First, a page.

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They are soo cute!

I don't know anything about genetics, I just keep the fry that looks good! And my "pink" fry always turns out calico colored.

But I have commons/comets!

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I just love all the little humps appearing. How fun to see them all grow. And I cant wait to see the colors. I miss waking up to tanks of fry :heart

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I will cross both fingers and toes for you! rofl3.gif

O! I wanted to tell you...I have started studying goldfish genetics! There is a great book at the library here at school called "Goldfish Genetics: A Handbook for Breeders"....It's intense stuff, but I am wading my way through it. I am also in Human Genetics this semester so hopefully it will help my understanding. It's my goal to tell you something one day and you just go "Wow! How did you know that?!" biggrin.gif

I suffer memory gap sometimes.rolleyes.gif Is this book by Joseph Smartt, Sarah?

Impressive breeding skills you have demonstrated so far, Carol.exactly.gif I had always adored your avatar featuring Sterling. Makes me wish I could have seen him alive in the flesh. I'm so sorry to hear you lost him.

Some of your ryukins are so perfect replicas of the impressive looking Sterling.

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I think that must be the Smart book. It is a good one - definately one of the very best, but was written a fair time ago. There is much that he freely admits not knowing. There are few people in the world actually reseraching goldfish genetics... but there are a few. Any actual insights are happily accepted and added to the general knowledge. It is VERY difficult to come to any absolutes in goldfish genetics for there are not truly any lines that are long enough or documented enough with which to draw definitive conclusions. Goldfish are SOOOOOOO complicated.

So sad, but I am guilty, too. I enjoy finding a new fish that counters a flaw I have in a line and using it - regardless of it's unknown genetic lineage.... I simply cannot keep enough fish to keep a line pure.

Oh, well.

SArah - I will be asking you for advice before long! You always have been a good study. Your new knowledge will be picked clean!!!!

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MrsMohr, you should reserve a space for one of Daryl's ryukins.lol No orandas, Daryl? Would love to see some if you breed them too.heartpump.gif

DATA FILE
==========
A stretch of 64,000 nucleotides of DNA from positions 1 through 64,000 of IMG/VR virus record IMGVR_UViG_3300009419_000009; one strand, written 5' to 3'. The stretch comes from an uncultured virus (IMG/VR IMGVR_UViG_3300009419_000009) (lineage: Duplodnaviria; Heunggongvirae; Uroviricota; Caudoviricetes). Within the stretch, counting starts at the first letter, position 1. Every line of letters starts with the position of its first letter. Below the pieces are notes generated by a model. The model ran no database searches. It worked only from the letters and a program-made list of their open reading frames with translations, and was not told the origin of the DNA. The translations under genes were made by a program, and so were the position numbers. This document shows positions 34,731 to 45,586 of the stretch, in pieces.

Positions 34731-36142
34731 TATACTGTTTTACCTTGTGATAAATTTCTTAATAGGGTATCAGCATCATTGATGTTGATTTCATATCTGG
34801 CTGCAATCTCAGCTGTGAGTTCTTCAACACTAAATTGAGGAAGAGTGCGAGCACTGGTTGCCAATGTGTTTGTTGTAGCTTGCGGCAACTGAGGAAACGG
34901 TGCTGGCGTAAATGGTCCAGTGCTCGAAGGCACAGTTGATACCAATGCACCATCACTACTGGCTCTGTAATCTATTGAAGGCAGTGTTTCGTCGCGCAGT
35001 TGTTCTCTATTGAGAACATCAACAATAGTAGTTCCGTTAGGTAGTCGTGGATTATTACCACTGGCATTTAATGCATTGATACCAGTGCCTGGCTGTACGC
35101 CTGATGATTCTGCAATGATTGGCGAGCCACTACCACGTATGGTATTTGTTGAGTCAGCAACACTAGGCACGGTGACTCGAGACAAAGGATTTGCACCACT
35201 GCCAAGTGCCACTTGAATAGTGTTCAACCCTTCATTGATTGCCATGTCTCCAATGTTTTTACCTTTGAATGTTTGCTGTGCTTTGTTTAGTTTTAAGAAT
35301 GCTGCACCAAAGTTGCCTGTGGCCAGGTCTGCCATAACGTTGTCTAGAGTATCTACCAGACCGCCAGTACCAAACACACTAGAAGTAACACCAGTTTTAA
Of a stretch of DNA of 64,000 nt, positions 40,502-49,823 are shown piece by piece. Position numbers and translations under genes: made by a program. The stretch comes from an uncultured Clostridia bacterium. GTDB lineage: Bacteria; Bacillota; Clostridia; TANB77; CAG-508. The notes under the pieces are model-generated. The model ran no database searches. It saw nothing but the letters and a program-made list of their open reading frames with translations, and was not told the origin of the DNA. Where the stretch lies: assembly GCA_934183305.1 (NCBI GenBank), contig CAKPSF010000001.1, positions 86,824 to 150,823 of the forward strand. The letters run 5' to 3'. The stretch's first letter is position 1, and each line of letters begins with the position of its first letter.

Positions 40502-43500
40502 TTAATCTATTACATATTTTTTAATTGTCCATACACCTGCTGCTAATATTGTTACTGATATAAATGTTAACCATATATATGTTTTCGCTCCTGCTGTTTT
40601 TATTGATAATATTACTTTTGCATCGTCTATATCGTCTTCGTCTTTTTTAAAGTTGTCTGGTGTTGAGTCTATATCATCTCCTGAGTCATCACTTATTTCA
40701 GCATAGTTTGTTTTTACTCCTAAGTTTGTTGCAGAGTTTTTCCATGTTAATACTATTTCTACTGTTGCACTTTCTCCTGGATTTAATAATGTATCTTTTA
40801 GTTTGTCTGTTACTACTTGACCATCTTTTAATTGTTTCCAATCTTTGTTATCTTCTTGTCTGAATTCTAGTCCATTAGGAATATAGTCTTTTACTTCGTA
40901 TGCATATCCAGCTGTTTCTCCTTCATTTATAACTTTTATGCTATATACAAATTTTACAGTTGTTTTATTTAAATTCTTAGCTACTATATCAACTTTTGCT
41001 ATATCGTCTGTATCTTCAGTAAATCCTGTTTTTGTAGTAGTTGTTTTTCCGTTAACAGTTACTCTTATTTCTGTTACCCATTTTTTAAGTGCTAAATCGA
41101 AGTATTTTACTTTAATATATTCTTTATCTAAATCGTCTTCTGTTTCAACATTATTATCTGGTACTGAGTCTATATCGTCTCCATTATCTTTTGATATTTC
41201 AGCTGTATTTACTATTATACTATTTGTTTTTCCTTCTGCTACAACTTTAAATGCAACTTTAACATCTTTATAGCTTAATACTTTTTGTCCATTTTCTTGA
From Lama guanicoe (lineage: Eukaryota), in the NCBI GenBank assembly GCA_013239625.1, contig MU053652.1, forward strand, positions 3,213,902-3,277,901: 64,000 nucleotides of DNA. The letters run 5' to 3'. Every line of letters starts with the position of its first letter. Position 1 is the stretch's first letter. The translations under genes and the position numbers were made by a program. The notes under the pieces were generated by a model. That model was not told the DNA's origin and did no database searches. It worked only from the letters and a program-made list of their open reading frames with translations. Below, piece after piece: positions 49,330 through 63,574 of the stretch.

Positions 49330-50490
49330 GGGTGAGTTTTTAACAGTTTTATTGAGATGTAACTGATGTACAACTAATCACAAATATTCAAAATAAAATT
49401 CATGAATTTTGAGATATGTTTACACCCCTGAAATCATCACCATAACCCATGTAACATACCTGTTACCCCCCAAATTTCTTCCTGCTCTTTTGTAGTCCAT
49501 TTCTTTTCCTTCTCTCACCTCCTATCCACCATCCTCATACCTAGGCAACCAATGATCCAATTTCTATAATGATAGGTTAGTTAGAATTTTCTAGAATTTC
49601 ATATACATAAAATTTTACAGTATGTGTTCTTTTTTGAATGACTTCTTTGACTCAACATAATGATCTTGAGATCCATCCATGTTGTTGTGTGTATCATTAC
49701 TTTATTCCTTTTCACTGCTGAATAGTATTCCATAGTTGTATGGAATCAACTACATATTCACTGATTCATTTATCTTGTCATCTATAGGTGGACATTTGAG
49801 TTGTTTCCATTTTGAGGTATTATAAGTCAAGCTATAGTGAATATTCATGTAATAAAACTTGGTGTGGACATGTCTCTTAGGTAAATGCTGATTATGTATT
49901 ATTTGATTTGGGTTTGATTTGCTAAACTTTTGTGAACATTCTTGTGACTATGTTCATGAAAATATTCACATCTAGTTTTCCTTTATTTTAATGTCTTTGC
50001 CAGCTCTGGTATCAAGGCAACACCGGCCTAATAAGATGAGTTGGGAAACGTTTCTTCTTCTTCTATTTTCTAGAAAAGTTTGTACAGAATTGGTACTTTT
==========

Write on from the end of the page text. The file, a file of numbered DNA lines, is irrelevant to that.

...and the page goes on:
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No..... there is only so much room in my house and life for different breeds. I am a fan of finnage - always have been. And, when it comes down to it, Ryukins have always been my first love.

I have Phoenix (some blue) - none of which is doing well - and have not bred for 2 years now.

TVR - two different lines. The Mita bred nicely. I am still waiting for the others to do so - there was some difficulty getting the sets I got to live, much less breed. The pair I have now is healthy and I have hopes. It is not nearly the quality of the 4 I originally paid an arm and a leg for, but, with some work they may do ok.

Bristol Shubunkins - I have only two females. They are from a line that never seems to get big and the tails collapse at a fairly young age. I was hoping to pick up males with better tail longevity, but no luck so far.

A single "classic" SVR - a really great guy but not going to be bred.

10 blue and black&white BubbleEye. They, too, have not bred in 2 years. I am hoping for this season.

The rest are all Ryukin - BT, ST and Standard.

I had Oranda a number of years ago. They have been "transformed" in the past 2 years - and I actually like the new body conformation better than before. Some have taken it to extremes - as always seems to be the case in new confo. Crossing into Ryukin lines by some to get that compact square body.

I have been out of the country for nearly 3 months and my fish were scattered to the winds. I am just now beginning to collect them back and ascess what, exactly, I have.

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they r gorgious